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They make a number of reasonable points. There is no doubt that pharmaceutical agents like nonsteroidal anti-inflammatory drugs and opioids have risks of adverse events (and dependency issues for the latter). The adverse event profile for spinal manipulation therapy (SMT) is not well described or easily determined from the literature but is likely far less than many pharmaceutical agents, particularly in the long term. While the cost-effectiveness of SMT remains unclear, it does not appear to be considerably more costly than any other therapy.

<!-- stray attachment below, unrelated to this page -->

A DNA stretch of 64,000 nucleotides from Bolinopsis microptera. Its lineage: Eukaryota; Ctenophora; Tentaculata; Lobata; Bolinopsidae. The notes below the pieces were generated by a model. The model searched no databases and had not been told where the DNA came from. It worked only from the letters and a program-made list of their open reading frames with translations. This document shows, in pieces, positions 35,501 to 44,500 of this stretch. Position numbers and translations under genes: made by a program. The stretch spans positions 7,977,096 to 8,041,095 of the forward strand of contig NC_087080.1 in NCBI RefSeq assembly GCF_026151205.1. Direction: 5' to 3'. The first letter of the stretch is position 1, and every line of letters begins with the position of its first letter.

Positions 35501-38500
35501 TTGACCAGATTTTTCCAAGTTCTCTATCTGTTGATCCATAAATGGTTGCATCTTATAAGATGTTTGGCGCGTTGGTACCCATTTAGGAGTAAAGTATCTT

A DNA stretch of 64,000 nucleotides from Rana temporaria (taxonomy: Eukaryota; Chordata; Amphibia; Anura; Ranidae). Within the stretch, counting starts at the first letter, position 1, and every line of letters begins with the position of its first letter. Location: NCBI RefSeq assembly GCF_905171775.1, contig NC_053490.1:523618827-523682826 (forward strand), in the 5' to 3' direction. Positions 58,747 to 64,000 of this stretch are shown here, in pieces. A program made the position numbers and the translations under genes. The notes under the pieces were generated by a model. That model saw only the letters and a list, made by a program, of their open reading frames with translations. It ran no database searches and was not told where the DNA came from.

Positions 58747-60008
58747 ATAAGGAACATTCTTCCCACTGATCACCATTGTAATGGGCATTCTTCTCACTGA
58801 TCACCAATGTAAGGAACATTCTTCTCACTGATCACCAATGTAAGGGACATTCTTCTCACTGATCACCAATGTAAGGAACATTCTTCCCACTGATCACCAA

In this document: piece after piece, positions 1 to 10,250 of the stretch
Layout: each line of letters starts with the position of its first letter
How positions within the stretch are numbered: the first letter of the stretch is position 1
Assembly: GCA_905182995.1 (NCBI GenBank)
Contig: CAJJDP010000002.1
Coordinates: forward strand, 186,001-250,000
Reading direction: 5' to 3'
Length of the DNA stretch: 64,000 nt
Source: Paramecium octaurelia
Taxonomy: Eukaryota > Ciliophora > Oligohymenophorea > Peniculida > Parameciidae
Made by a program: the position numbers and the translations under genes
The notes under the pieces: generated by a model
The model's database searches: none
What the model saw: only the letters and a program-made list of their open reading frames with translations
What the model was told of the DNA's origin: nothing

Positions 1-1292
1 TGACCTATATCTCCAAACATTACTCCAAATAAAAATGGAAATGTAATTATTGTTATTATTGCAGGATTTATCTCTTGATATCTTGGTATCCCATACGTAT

However, these arguments alone do not advocate for SMT. For this, we need unbiased interpretation of high-quality research of effectiveness for pain, function, and other outcomes. As outlined in our article,2 this is where our primary concern lies. Here are just some of the issues.
We provided the best available evidence without filtered interpretation. It is unfortunate that despite decades of research and practice, the usefulness of SMT remains unclear.